The finishing touch: don’t underestimate the effect!

A print job isn’t over until it’s finished. You can apply all kinds of varnishes and laminates, special foils, and more. These can have a practical use, e.g., protection or a security feature, but usually it’s used for their visual properties. And that’s why you need to consider the finishing when you decide on print production. Especially if your brand color is precious.

To start with an anecdote from a long time ago: a book publisher specifically demanded that the book cover have a matte laminate, because he really liked the tactile aspect of that matte laminate. But when the books were delivered, he was very unhappy: the cover – which was a pure black – looked so dull! He wanted a very deep black!!! Well, those two are incompatible: a matte surface finish and deep, vibrant colors. It’s pure physics: a matte surface will scatter the rays of light and, therefore, look more dull. If you want to have deep, vibrant colors, you need a glossy finish.

Below are a two samples of the sample kit. The difference with the first two cards is only the finishing: a glossy versus a matte finish. But the images does not do justice to the effect in real life, you should check this out yourself! However, you can still see that the colors in the bottom sample are a bit more vibrant.

As a side note, please keep in mind that a matte finish is very vulnerable to scratches…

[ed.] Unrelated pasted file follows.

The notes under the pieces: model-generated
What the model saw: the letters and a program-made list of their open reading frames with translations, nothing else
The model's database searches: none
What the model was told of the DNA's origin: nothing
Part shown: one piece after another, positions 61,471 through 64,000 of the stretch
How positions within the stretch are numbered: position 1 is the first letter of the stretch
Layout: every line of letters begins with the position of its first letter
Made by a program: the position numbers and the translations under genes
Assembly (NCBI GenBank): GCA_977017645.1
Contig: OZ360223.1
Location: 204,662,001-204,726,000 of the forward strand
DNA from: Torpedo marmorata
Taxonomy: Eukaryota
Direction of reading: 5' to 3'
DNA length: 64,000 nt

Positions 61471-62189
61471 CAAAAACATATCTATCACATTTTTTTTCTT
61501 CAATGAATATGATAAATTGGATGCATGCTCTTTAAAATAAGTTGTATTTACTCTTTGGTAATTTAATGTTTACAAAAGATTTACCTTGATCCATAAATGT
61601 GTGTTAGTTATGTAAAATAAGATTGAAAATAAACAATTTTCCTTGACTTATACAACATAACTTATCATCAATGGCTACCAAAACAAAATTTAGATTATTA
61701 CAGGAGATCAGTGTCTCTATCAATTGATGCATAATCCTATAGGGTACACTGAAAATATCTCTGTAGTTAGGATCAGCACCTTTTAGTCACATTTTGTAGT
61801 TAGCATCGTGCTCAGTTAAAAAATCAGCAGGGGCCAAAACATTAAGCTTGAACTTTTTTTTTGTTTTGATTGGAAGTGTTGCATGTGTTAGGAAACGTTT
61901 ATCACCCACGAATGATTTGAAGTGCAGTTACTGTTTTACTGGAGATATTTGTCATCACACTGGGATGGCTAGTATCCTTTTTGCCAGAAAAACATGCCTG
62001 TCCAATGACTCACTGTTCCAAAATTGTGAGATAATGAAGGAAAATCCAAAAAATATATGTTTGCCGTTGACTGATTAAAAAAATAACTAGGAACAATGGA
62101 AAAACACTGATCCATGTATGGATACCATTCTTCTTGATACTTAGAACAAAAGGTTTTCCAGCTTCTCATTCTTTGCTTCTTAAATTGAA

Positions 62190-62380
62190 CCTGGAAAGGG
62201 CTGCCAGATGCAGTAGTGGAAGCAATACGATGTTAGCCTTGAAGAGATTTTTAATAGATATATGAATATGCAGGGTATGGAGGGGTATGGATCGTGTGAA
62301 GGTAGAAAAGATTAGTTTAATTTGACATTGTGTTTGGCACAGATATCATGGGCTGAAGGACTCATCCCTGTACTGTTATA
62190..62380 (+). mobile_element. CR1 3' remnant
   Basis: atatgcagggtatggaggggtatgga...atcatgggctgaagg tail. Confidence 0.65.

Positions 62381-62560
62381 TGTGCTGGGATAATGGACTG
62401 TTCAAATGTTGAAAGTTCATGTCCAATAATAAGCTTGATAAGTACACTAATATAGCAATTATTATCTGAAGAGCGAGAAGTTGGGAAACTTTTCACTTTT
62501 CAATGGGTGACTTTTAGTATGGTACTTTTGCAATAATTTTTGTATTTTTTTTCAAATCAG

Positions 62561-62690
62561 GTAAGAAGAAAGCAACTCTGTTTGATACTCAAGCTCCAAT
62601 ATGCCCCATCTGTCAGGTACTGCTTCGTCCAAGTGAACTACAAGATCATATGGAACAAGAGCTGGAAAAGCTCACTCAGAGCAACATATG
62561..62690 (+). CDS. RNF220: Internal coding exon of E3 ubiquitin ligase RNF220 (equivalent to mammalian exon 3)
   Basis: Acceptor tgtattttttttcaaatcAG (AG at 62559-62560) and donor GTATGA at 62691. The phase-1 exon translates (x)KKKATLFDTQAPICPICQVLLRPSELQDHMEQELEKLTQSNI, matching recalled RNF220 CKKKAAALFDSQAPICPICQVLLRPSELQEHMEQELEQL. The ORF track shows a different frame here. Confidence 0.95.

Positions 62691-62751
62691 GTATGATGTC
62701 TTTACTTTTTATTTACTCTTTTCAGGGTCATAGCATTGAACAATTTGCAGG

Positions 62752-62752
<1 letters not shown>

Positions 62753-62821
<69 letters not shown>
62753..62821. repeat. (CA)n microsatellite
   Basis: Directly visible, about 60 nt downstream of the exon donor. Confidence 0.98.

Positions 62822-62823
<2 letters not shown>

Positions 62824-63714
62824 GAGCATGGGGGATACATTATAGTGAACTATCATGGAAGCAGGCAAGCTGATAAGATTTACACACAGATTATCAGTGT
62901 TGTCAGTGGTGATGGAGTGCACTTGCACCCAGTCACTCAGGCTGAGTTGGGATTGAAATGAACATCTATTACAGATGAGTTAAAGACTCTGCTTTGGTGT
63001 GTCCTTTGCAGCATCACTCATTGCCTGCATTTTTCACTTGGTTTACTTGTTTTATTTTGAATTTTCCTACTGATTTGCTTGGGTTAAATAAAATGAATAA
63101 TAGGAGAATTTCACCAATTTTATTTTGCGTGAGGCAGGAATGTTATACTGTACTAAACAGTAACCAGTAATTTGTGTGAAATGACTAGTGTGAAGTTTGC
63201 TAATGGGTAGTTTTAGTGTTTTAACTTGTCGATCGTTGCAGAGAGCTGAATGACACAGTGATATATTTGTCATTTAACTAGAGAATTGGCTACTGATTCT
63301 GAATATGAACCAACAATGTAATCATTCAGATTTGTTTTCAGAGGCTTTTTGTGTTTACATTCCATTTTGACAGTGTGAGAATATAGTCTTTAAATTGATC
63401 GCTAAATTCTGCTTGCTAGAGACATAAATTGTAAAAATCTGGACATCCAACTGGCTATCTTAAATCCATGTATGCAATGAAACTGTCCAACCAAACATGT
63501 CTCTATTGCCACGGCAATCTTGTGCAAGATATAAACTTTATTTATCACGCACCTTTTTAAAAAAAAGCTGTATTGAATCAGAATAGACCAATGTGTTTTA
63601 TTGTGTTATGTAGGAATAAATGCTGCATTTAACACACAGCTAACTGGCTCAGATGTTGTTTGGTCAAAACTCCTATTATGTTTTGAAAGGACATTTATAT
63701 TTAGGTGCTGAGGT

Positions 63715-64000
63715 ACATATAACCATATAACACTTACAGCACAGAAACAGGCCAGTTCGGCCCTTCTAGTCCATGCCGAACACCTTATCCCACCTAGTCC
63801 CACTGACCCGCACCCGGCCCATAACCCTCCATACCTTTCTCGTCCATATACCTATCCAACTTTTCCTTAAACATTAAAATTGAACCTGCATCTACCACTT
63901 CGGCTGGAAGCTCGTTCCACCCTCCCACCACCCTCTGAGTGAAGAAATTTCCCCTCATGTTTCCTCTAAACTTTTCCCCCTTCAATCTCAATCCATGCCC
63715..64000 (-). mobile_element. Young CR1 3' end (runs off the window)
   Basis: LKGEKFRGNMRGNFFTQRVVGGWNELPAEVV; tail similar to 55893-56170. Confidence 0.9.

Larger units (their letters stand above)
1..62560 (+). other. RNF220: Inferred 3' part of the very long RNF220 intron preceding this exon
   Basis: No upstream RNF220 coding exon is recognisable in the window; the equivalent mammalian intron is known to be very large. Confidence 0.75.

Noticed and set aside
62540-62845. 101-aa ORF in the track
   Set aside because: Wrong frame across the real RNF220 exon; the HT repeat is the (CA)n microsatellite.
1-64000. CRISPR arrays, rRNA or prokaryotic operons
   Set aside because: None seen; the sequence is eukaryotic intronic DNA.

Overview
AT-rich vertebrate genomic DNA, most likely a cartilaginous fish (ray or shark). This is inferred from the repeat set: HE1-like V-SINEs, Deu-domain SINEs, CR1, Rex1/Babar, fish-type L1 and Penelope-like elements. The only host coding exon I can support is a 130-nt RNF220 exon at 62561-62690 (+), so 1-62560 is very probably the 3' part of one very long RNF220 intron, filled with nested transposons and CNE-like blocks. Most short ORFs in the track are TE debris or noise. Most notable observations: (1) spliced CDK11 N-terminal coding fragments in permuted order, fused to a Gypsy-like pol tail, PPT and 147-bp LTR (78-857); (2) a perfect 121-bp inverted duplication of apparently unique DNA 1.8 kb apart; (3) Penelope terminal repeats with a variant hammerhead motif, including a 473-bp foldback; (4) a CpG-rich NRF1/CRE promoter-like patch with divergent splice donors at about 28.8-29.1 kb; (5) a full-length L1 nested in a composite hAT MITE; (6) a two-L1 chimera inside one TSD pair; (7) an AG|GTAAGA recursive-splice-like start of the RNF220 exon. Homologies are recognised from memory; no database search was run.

The advantages of a glossy varnish really stand out when you apply a ‘spot varnish’. This is where the varnish will be applied to only a part of the print job. That way, those parts will stand out. If that’s, e.g., your logo, it will look very vibrant.

With spot varnishes, you can also apply special effects, e.g., by playing with the amount of varnish, the thickness, or by applying a structure to it. You can have nice tactile effects with that.

Here is a very special one: ‘edge painting’ or ‘gilding’ (when you translate the Dutch term for it, ‘kleur op snede’, you will get ‘color on cut’). This is where the edge of the (thick) paper is painted. This is used mainly for high-end business cards, but I seem to remember that I have already seen this with hard-cover books. And talking about books: the complete side – so: all pages – can be painted or gilded this way, e.g., with gold.

The sample set from has two examples: one with gold metallic, the other with ‘neon’, a fluorescent pink. Now, look at the image below. Do you think the paper they used is the same – except for the edge painting? That the prints look the same? My brain says these are different, but guess what my much more objective friend Nix Spectro 2 says about the difference between the two papers…

Well, it looks that the spectrophotometer doesn’t agree with my brain: there is no difference between the paper types… A 0,12 dE00 difference is invisible, a 1 dE00 is considered as the lowest visible difference. And not even everybody can see a 1 dE00 difference.

So, you need to check this upfront! Your print provider will certainly help you evaluate the choices you have. Just ask!